St. Paul's Church-Yard, August 11. began to sing to him. Fie, madam,' he cried, we must be past all these gaieties.' Phillis has a note · MR. BICKERSTAFF. as rude and as loud as that of a milk-maid : when she begins to warble, : Well,' says he, there is such others, that your papers are extremely well fitted to
It being mine as well as the opinion of many a pleasing simplicity in all that wench does.' In a word, the affectionate part of his heart being cor
reform any irregular or indecent practice, I present rupted, and his true taste that way wholly lost, he the following as one which requires your correction has contracted a prejudice to all the behaviour of Myself, and a great many good people who frequent Laura, and a general partiality in favour of Phillis.
the divine service at St. Paul's have been a long time It is not in the power of the wife to do a pleasing scandalized by the imprudent conduct of Stentor in thing, nor in the mistress to commit one that is
that cathedral. This gentleman, you must know, is disagreeable. There is something too melancholy in always very exact and zealous in his devotion, which of raillery. He said a sour thing to Laura at dinner that he frightens even us of the congregation who the reflection on this circumstance, to be the subject 1 believe nobody blames ; but then he is accustomed
to roar and bellow so terribly loud in the responses, the other day; upon which she burst into tears. • What the devil, madam,' says he, 'cannot I speak
are daily used to him; and one of our petty canons, in my own house ?' He answered Phillis a little
a punning Cambridge scholar, calls his way of abruptly at supper the same evening, upon which worship a Bull-offering. His harsh untuneable pipe she threw his periwig into the fire. Well,' said he, of a choir : yet, nobody having been enough his
is no more fit than a raven's to join with the music • thou art a brave termagant jade: do you know, hussy, that fair wig cost forty guineas? Oh Laura? friend, I suppose, to inform him of it, he never fails, is it for this the faithful Cromius sighed for you in and anthem, by an inundation of sound beyond that
when present, to drown the harmony of every hymn vaja ? How is thy condition altered, since crowds of youth hung on thy eye, and watched its glances? It of the bridge at the ebb of the tide, or the neighbouris not many months since Laura was the wonder and ing lions in the anguish of their hunger. This is a pride of her own sex, as well as the desire and grievance, which, to my certain knowledge, several passion of ours. At plays and at balls, the just turn of worthy people desire to see redressed; and if, by her behaviour, the decency of her virgin charms, inserting this epistle in your paper, or by representing chastised, yet added to diversions. At public devo- that discord in a choir is the same sin that schism is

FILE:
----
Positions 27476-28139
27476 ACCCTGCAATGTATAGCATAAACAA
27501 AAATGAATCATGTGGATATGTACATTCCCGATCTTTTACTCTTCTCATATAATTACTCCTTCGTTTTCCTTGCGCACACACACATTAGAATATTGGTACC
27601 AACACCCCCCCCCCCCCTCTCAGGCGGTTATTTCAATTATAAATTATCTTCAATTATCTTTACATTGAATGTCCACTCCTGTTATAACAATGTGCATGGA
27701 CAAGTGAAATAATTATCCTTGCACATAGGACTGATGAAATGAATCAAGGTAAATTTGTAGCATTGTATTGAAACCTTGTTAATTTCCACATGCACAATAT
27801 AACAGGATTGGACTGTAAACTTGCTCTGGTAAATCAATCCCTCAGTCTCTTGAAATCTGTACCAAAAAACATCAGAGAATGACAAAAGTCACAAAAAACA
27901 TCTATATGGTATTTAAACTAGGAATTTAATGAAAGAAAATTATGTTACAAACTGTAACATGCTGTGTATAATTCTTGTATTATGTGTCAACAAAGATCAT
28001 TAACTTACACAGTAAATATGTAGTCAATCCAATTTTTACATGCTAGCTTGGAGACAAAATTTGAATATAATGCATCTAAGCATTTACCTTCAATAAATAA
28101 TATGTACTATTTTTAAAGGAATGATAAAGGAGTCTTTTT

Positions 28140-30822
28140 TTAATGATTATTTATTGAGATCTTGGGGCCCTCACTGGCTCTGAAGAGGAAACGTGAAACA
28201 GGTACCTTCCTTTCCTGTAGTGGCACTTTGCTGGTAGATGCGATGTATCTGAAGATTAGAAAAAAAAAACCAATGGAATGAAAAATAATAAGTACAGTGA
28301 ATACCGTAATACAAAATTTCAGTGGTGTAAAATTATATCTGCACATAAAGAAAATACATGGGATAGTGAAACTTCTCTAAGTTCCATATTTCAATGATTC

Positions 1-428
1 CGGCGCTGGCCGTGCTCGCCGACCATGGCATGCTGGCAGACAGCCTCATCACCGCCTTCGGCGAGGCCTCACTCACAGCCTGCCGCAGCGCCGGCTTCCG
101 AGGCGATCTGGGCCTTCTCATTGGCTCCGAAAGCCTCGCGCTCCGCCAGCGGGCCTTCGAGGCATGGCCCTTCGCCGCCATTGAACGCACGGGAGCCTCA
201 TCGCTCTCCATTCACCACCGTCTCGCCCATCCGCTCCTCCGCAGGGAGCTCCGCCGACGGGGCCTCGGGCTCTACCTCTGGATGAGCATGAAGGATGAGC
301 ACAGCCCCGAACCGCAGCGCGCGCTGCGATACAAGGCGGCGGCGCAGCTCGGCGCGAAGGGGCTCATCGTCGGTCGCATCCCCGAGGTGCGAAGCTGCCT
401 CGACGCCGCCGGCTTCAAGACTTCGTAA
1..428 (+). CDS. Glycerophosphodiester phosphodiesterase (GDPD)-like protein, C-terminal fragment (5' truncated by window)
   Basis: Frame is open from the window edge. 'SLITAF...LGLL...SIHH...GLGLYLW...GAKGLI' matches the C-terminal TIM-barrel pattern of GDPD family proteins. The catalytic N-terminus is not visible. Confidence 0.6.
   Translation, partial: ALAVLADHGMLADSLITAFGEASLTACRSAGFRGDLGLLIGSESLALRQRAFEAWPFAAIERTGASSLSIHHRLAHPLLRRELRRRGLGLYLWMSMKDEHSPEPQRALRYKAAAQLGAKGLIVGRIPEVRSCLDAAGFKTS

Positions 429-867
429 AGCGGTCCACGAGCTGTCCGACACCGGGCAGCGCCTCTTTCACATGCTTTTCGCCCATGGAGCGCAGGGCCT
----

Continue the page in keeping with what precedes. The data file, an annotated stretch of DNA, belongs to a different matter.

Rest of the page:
the matter your own way, you can convince Stentor, tions her winning modesty, her resigned carriage, in the church in general, you would lay a great made virtue and religion appear with new ornaments, obligation upon us ; and make some atonement for and in the natural apparel of simplicity and beauty certain of your paragraphs which have not been highly In ordinary conversations, a sweet conformity of manners, and a humility which heightened all the approved by us. complacencies of good breeding and education, gave
I am, Sir, her more slaves than all the pride of her sex ever
Your most humble servant, made woman wish for. Laura's hours are
• JeoFFRY CHANTICLEER. spent in the sad reflection on her choice, and that deceitful vanity, almost inseparable from the sex, of lamentation, and the grievances so frequent, and yet
It is wonderful that there should be such a general believing she could reclaim one that had so often the offender never know any thing of it. I have ensnared others; as it now is, it is not even in the received the following letter from my kinsman at the power of Duumvir himself to do her justice: for though Heralds-office, near the same place. beauty and merit are things real and independent on taste and opinion, yet agreeableness is arbitrary, and • Dear Cousin.-This office, which has had its the mistress has much the advantage of the wife. share in the impartial justice of your censures, de But whenever fate is so kind to her and her spouse mands at present your vindication of their rights and